“We had to make the decision, and based on the numbers it wouldn’t be viable for the boat tour to open and operate. We would have been operating at a loss.”
The company gets a lot of its business on Western Brook Pond from all over Canada, the United States and internationally. Travel restrictions mean that traffic won’t get here.
If they had decided to operate, Fudge said they’d have to contend with social distancing on the boat, which means limiting the numbers of people on the boats, and deal with increased costs for disinfecting.
It’s a tough loss for the company which, at peak season, runs five tours a day on the pond, using two boats that can hold 99 people each. In the off season, even the one tour a day is fully booked.
That’s just Western Brook.
Fudge said the company’s Bonne Bay tour is more geared to the tour buses that come through.
“And the bus tours are gone.”
And even with the Anchors Aweigh show, she said social distancing would mean limiting the number of people in the venue.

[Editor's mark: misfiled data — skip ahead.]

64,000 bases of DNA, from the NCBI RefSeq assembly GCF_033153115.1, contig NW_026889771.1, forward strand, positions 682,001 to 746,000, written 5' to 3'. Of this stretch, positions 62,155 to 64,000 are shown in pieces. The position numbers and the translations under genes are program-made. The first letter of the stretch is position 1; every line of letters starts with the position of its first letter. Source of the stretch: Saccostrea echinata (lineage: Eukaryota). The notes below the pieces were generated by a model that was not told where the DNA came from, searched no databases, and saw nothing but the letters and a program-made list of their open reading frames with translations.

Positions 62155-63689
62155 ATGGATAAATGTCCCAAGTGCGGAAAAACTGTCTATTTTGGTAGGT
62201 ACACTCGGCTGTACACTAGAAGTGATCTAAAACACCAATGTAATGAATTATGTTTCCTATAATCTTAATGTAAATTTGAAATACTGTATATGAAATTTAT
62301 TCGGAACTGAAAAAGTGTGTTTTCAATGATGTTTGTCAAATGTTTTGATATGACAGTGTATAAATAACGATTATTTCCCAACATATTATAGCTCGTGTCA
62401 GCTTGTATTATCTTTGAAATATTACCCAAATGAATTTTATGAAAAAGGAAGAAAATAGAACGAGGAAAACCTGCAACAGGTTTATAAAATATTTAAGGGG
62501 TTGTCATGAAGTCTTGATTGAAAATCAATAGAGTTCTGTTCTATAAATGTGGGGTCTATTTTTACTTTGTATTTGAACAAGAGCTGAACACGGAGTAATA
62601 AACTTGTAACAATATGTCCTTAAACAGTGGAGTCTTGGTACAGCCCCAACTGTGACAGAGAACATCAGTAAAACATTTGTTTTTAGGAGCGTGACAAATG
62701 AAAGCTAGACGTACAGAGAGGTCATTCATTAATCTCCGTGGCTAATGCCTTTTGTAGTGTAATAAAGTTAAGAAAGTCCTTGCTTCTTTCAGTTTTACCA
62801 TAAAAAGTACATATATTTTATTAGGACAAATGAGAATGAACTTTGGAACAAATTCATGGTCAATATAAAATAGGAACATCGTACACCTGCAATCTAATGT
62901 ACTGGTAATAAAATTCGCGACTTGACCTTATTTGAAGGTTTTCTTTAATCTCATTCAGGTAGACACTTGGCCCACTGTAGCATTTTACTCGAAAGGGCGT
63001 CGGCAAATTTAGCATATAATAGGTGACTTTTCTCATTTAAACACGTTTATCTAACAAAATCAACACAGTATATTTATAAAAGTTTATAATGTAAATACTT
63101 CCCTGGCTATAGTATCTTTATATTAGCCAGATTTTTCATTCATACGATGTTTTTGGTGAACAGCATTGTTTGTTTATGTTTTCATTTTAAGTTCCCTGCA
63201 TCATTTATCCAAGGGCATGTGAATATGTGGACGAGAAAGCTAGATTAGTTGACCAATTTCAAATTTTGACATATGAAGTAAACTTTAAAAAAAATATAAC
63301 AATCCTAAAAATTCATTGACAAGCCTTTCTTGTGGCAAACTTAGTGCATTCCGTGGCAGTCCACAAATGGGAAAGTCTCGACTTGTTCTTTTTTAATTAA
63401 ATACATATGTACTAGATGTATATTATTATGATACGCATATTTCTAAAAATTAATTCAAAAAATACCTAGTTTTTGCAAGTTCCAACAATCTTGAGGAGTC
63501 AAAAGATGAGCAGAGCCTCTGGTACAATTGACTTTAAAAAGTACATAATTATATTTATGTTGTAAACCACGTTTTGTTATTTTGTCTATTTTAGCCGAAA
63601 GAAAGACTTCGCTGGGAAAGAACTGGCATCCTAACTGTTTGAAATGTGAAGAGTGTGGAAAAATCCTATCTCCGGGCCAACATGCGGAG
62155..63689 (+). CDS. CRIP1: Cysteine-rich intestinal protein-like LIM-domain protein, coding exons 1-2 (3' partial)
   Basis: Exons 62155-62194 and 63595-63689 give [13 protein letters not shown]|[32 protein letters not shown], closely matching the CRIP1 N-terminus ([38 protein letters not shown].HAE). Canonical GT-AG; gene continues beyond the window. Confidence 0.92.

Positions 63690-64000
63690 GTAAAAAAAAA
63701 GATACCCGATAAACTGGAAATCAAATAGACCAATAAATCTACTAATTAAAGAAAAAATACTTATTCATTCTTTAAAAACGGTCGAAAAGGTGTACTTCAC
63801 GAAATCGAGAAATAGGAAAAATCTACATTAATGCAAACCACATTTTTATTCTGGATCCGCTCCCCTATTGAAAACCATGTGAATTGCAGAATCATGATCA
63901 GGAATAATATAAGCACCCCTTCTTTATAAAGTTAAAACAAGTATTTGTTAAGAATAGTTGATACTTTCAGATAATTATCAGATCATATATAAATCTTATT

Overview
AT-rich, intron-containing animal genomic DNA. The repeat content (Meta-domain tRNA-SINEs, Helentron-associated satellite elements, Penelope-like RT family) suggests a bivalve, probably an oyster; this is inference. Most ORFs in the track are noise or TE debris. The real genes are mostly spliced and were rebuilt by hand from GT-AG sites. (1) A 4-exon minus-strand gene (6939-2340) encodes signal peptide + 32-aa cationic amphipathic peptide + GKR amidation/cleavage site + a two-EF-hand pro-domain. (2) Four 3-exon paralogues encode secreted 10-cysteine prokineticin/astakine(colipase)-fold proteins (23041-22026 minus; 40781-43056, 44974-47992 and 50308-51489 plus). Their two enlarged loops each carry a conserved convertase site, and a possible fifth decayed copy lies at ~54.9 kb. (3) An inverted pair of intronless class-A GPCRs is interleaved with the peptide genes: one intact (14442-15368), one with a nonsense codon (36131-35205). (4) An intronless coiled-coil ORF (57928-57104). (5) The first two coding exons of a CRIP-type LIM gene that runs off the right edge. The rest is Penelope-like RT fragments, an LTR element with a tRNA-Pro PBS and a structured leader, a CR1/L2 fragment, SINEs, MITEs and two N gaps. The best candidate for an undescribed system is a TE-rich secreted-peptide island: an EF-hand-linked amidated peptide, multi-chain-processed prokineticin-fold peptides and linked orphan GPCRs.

“It’s sad, it really is. It’s a real shock.”
The company has availed of the government programs that have offered COVID-19 assistance and Fudge said they hope to get through the winter.
But she’s also concerned for BonTours’ nearly 40 employees. Chances of them finding other work now are slim.
“A lot of the restaurants are not open yet and the theatre in Cow Head, Theatre Newfoundland and Labrador, they’re not opening this summer either.”
Trails within Gros Morne — Western Brook Pond, the Coastal Trail and Gros Morne Mountain trail — are open, so she hopes that will help attract people to the area.
But without some other attractions and festivals, like the Harbour Lights in Rocky Harbour, people may not stay in the area for long periods.
“I do see a big different in Rocky Harbour and Norris Point area. This year it’s like a ghost town. In the evenings you’re used to seeing piles and piles of people around the Ocean View Hotel, just doing a walk and seeing the sunset. You don’t see that anymore. It’s not a normal season.”
Fudge and Wight are holding out hope that things will return to normal, or some form of new normal, in 2021.
Fudge said they already have bookings for 2021.
“Which is promising. We’re hoping 2021 is going to bring us some luck. And hoping it’s going to be a good, good year, please God.”
Wight also has bookings for next year and said there’s a lot of months between now and next June and July.
“We’ll forge forward and hope for a brighter season in 2021.”